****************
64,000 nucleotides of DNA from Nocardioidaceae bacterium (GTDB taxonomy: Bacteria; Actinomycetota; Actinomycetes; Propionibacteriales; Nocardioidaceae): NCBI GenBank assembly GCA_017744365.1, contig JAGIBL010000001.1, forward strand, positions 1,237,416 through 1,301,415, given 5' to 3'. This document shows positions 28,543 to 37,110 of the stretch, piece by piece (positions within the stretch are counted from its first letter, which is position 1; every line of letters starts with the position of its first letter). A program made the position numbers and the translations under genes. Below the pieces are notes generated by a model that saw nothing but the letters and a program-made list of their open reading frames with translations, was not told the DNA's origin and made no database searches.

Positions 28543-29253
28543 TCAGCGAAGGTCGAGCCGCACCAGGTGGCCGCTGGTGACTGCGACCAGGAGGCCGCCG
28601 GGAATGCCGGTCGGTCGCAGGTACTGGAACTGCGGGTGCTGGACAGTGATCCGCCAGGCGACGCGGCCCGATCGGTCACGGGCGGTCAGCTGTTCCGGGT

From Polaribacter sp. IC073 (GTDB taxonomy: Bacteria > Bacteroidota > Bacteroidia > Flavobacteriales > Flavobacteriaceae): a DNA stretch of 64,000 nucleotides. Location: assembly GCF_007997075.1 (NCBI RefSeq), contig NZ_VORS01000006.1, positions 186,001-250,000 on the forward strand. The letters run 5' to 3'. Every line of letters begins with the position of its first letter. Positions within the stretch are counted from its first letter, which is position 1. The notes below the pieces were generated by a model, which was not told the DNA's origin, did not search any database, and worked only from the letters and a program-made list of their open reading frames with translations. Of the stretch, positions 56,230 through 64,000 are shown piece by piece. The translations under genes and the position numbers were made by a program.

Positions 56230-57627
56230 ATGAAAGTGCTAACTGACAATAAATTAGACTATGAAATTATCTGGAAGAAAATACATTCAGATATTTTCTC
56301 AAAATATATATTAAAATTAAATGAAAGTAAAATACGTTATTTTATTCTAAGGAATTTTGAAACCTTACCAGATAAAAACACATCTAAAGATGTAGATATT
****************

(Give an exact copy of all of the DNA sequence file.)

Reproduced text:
64,000 nucleotides of DNA from Nocardioidaceae bacterium (GTDB taxonomy: Bacteria; Actinomycetota; Actinomycetes; Propionibacteriales; Nocardioidaceae): NCBI GenBank assembly GCA_017744365.1, contig JAGIBL010000001.1, forward strand, positions 1,237,416 through 1,301,415, given 5' to 3'. This document shows positions 28,543 to 37,110 of the stretch, piece by piece (positions within the stretch are counted from its first letter, which is position 1; every line of letters starts with the position of its first letter). A program made the position numbers and the translations under genes. Below the pieces are notes generated by a model that saw nothing but the letters and a program-made list of their open reading frames with translations, was not told the DNA's origin and made no database searches.

Positions 28543-29253
28543 TCAGCGAAGGTCGAGCCGCACCAGGTGGCCGCTGGTGACTGCGACCAGGAGGCCGCCG
28601 GGAATGCCGGTCGGTCGCAGGTACTGGAACTGCGGGTGCTGGACAGTGATCCGCCAGGCGACGCGGCCCGATCGGTCACGGGCGGTCAGCTGTTCCGGGT

From Polaribacter sp. IC073 (GTDB taxonomy: Bacteria > Bacteroidota > Bacteroidia > Flavobacteriales > Flavobacteriaceae): a DNA stretch of 64,000 nucleotides. Location: assembly GCF_007997075.1 (NCBI RefSeq), contig NZ_VORS01000006.1, positions 186,001-250,000 on the forward strand. The letters run 5' to 3'. Every line of letters begins with the position of its first letter. Positions within the stretch are counted from its first letter, which is position 1. The notes below the pieces were generated by a model, which was not told the DNA's origin, did not search any database, and worked only from the letters and a program-made list of their open reading frames with translations. Of the stretch, positions 56,230 through 64,000 are shown piece by piece. The translations under genes and the position numbers were made by a program.

Positions 56230-57627
56230 ATGAAAGTGCTAACTGACAATAAATTAGACTATGAAATTATCTGGAAGAAAATACATTCAGATATTTTCTC
56301 AAAATATATATTAAAATTAAATGAAAGTAAAATACGTTATTTTATTCTAAGGAATTTTGAAACCTTACCAGATAAAAACACATCTAAAGATGTAGATATT